Dorothy Stringer dish up a healthy approach to school food

Kid digging with forkDorothy Stringer School opened their new canteen facility earlier this year having identified healthy eating as a school priority. Already an eco school, the 1,600 pupil secondary school have made radical changes to the way they prepare and serve school food.

As the school caterer contract came up for renewal, the school decided to take it in-house to give themselves more control over the menus and opening times. Every child was consulted – taking an online food survey in their IT lessons and parents, teachers and governors were also invited to input into the process. They had over 850 responses from all age groups which was invaluable in helping to design the new menus and address the logistics of the canteen experience.

The original capacity of the canteen could only seat 78 students at each sitting, which for a school of 1,600 pupils, was clearly inadequate. After 3 years of fundraising effort from the parents, along with a loan from Brighton & Hove City Council, they were able to upgrade their facilities and built two new covered outdoor seating areas and two additional serveries which help to speed up the queuing times. The menus and opening times have changed to improve the experience and all the food is home-made to National School Food Standards.

They also try to source locally – (free range) meat for example comes from the Fiveways butcher Barfields, and all catering staff receive The Living Wage.

Feedback from the survey included ‘we want KFC!’ – so they produced their own healthier version of jerk and breaded chicken. They also wanted Subway – so they produced the healthier ‘Stringer Sub’ with a choice of different fillings in a baguette that they can grab from a separate vending station.

They have ‘Pasta King’ offering meat and vegetarian options in different portion sizes (snack or main meal). These help to add to their ‘grab and go’ snacks, which the kids asked for at break time – bagels, pizza, croissants and fruit pots. There are no crisps or chocolate bars at all and no sugary fizzy drinks except a school approved natural product. Canteen Manager Michelle Bradshaw says the kids ‘don’t miss them’.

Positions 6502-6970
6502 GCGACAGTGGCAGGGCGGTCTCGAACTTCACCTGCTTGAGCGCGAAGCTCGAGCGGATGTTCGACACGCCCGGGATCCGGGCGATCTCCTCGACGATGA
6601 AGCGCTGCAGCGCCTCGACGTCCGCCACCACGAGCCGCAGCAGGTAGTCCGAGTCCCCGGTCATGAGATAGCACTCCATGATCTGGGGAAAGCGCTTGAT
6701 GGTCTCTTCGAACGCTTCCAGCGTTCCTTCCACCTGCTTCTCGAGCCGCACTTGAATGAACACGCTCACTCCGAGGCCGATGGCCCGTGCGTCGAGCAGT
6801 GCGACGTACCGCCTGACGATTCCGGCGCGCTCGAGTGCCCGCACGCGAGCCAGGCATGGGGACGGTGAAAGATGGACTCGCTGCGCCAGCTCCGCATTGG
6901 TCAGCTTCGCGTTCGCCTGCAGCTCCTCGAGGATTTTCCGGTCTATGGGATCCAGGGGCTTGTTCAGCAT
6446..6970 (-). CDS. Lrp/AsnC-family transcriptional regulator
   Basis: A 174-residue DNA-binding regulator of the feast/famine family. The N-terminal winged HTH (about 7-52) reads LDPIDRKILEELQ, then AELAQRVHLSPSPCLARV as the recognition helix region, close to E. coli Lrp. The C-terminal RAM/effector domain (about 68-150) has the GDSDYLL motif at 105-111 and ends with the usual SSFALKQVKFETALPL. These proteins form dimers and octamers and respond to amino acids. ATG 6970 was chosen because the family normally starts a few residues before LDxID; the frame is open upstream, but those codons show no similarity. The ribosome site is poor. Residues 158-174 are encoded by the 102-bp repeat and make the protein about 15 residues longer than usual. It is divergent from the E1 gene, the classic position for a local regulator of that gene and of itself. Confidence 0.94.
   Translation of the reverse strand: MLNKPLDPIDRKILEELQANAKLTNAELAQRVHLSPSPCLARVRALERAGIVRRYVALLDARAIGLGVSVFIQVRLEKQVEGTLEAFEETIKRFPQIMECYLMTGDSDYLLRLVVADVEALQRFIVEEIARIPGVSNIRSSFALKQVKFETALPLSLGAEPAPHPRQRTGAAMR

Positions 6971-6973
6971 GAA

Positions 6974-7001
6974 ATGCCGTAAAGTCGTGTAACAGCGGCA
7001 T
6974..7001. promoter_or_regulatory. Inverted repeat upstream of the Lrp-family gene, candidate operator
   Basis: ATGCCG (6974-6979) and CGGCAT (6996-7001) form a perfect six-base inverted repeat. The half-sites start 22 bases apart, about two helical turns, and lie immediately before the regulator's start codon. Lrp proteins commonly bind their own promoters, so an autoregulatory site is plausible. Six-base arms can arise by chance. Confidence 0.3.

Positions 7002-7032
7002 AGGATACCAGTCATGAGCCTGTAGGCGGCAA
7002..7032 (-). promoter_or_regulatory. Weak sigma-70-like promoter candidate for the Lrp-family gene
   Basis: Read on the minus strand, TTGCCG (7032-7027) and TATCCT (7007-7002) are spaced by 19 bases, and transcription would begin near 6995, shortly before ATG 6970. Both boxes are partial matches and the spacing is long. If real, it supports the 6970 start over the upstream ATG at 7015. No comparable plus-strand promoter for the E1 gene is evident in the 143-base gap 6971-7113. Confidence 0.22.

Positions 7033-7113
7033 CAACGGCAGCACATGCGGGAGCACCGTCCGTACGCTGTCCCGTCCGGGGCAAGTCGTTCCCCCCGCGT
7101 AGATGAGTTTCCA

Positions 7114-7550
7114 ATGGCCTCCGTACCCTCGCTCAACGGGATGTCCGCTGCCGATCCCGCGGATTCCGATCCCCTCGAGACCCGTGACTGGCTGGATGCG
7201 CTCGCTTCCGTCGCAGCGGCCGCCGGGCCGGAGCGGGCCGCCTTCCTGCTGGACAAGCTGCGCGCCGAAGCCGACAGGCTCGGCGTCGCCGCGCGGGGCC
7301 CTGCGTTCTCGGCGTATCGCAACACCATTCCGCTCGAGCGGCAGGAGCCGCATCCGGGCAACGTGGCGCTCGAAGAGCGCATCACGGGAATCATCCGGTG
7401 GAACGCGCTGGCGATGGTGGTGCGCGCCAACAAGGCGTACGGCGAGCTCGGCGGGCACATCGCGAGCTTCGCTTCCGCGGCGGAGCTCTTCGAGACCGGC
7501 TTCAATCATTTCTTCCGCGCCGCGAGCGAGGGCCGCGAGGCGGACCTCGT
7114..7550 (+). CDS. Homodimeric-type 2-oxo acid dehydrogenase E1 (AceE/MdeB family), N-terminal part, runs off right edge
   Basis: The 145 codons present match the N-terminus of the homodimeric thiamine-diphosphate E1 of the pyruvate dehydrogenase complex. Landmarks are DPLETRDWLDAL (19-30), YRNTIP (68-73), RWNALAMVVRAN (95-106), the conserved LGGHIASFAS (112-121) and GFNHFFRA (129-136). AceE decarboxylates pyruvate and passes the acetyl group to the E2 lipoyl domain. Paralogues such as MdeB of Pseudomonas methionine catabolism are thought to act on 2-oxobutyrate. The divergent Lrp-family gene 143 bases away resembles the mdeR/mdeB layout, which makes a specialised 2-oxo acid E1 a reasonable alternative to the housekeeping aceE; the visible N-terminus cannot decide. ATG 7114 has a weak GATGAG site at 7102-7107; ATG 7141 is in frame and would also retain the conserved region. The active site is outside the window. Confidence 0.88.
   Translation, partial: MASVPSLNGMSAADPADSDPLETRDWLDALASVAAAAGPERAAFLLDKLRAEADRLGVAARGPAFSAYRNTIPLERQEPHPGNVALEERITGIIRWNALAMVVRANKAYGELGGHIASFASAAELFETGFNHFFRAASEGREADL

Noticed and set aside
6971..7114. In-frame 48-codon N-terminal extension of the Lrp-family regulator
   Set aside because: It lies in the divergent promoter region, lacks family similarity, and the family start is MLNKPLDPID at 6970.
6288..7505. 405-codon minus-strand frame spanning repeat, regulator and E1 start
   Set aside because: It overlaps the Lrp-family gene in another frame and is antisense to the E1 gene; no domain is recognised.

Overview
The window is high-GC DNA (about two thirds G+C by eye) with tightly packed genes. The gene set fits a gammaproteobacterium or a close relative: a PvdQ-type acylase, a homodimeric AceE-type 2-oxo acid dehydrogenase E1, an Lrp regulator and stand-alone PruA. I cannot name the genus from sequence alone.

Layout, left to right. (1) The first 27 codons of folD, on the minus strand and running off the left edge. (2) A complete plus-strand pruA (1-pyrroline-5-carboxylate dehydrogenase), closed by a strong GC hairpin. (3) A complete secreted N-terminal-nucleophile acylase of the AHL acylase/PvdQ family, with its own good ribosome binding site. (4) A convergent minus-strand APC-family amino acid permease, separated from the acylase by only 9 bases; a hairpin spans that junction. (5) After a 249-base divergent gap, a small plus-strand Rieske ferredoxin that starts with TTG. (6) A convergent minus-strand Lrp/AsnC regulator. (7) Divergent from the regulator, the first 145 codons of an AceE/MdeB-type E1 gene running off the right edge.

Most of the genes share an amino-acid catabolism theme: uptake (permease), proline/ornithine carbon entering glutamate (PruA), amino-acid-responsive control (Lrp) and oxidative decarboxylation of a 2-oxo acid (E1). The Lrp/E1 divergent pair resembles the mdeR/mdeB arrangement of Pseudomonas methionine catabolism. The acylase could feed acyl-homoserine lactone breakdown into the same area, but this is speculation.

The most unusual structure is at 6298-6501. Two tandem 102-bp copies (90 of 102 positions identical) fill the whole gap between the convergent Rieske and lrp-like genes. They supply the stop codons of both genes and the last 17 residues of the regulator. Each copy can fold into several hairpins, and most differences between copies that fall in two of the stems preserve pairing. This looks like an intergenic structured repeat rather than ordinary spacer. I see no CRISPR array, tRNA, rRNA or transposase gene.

Year 10 and 11 pupils used to leave school in their droves at lunch time to get fish and chips and other unhealthy take-aways. They now stay onsite and prefer to hangout in the new undercover area, which has a distinctly grown up feel.

The kids have really taken ownership of the whole thing, and regularly feedback via the Canteen Committee and Junior Leadership Team – made up of pupils; parents; governors and canteen staff. Feedback from pupils is continually addressed. They wanted ketchup in bottles, rather than sachets, so they got that straight away. They wanted jugs of water, so they got those too. The whole process has been a complete collaboration from all areas of the whole school – a perfect example of the School Food Plan in practice.

And the school’s approach to good food doesn’t stop there. They have also built a vegetable growing area in the centre of the school (to complement the existing orchard, butterfly haven and nature reserve!) The garden is used as an intervention for pupils who don’t engage well in class, or who are vulnerable. Small groups of pupils take turns to help build, clear, sow and grow food which is used in the GCSE cooking class as well as the canteen. Confidence, team work and friendship also flourish.

All GCSE cookery students gain a Level One Food Hygiene certificate, which is unusual. They’re also expected to design (and cook) a dish which will go onto the school menu, and take part in butchery classes – helping enhance their skills.

Successful school food needs the backing of a good Headteacher and in Dorothy Stringer’s case, this couldn’t be truer. Headteacher Richard Bradford was the driving force behind the new canteen, perhaps as a result of being a former chef. He even works behind the tills along with other members of the Senior Teaching Team every lunch time.

The planning process took about a year, but it’s already paid off. Canteen takings have increased by up to 50% on most days which allows profits to be ploughed back into future canteen initiatives and repay the loan for the canopies.

The philosophy of the school is about democracy, sustainability and community. Dorothy Stringer are putting their money where their mouth is and making change seem easy. It’s impressive! If they can do it, so can other schools too.

Read more about the school’s committment to health and wellbeing and their approach to environmental management.

Blog co-written by Chloe Clarke and Roberta Emmott.

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